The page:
Grammar shaming

I follow a very cool, very smart writer/actor/director on Twitter. His tweets are usually witty and fun. Today, though, he replied to someone with what I would call public grammar shaming.

Here let me say that I am constantly shocked at the things people will tweet in general but to celebrities especially. I’ve wondered if celebs read the Tweets directed to or in reply to something they Tweet. Sometimes people can be wildly inappropriate – on so many levels and not just in deplorable spelling and grammar usage.

I think this guy must read at least some of the tweets to or about him because I have seen him respond before.

Today’s reply Tweet was in response to that grammar nazi favorite ‘your/you’re’ error. I know this is a ‘fingernails on the chalkboard’ error for many of us.

Writer/Director/Actor tweeted about leaving the country. Random person who felt compelled to reply said “If your going, I’m coming with you to make sure your ok”.

Ok, so this is grammatically painful and generally awkward. I totally get that.

But Writer/Director/Actor actually replies back to her. His reply tweet is simply: “you’re”.

I know I was not the only one of his half a million followers who had to then look at the person’s tweets to see what was said.

I wondered was this a hilarious reply to a friend? An ongoing inside joke maybe?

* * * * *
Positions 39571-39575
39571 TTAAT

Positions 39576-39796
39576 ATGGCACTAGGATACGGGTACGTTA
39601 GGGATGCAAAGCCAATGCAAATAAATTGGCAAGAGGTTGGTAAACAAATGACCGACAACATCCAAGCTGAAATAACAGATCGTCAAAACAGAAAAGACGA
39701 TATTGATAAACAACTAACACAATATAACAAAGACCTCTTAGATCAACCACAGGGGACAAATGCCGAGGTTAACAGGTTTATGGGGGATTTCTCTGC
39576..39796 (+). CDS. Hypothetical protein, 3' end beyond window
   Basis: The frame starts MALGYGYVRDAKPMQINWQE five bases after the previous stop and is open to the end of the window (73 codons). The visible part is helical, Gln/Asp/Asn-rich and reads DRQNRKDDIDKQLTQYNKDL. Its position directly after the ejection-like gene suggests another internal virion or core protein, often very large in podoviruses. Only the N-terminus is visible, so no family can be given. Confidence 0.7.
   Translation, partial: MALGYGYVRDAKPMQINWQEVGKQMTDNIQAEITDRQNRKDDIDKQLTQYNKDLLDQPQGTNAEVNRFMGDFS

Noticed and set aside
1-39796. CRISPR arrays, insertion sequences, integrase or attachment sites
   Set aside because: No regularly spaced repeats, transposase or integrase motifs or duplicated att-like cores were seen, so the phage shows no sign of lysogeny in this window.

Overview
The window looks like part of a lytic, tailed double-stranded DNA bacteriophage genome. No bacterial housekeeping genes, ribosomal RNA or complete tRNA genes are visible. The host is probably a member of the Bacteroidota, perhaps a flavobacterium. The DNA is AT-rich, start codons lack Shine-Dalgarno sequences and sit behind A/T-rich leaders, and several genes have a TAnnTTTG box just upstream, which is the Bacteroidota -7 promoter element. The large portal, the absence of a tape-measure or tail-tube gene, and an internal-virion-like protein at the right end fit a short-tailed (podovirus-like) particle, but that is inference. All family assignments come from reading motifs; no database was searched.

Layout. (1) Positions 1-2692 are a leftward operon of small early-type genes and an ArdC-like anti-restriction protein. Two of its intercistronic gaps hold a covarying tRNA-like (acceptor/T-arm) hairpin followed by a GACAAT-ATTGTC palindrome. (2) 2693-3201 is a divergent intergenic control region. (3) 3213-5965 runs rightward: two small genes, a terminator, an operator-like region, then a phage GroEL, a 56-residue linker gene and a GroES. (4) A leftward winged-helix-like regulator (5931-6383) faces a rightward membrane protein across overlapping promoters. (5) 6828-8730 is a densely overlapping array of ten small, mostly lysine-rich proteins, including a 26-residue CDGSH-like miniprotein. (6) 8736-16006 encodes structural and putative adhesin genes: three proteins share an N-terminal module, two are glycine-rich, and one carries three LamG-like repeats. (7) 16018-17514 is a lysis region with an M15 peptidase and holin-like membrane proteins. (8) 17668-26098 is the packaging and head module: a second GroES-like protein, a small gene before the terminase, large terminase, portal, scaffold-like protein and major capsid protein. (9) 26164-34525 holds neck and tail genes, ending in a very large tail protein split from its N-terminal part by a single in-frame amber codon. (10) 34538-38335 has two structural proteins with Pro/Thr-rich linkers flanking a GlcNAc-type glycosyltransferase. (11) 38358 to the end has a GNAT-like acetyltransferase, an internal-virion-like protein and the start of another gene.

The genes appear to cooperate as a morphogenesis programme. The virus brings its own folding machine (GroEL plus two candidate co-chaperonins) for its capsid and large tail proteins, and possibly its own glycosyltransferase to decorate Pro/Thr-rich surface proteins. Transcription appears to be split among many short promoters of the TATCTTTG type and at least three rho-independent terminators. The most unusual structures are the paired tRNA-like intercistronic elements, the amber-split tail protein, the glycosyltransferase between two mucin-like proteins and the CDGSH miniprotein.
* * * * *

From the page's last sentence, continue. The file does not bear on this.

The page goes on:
Nope. It appeared to be just some clueless Twitter newbie with 20 some odd followers who then apologized and figuratively hung head in shame in her reply back.

The exchange made me think of the scene in the movie, Pitch Perfect where The Bellas leader, Aubrey, calls out a newly initiated member for sleeping with the rival acapella group they’ve all sworn not to be involved with. Girl getting kicked out drags her metal chair across the floor, sad screeching sound filling the otherwise silent room. Then Becca, our Too Cool For Everything heroine, says in her best indignant tone, “Was that really necessary?”

Random tweet was awkward and the grammatical errors were egregious, but, “Was that really necessary?”

When is it okay to grammar shame someone? Is it? And upon whom does this most poorly reflect? The person who made the stupid error, or the person who chooses to highlight the person’s mistake?

I think the answer is in this question: “Is it better to right or to be kind?”

Kind – always kind.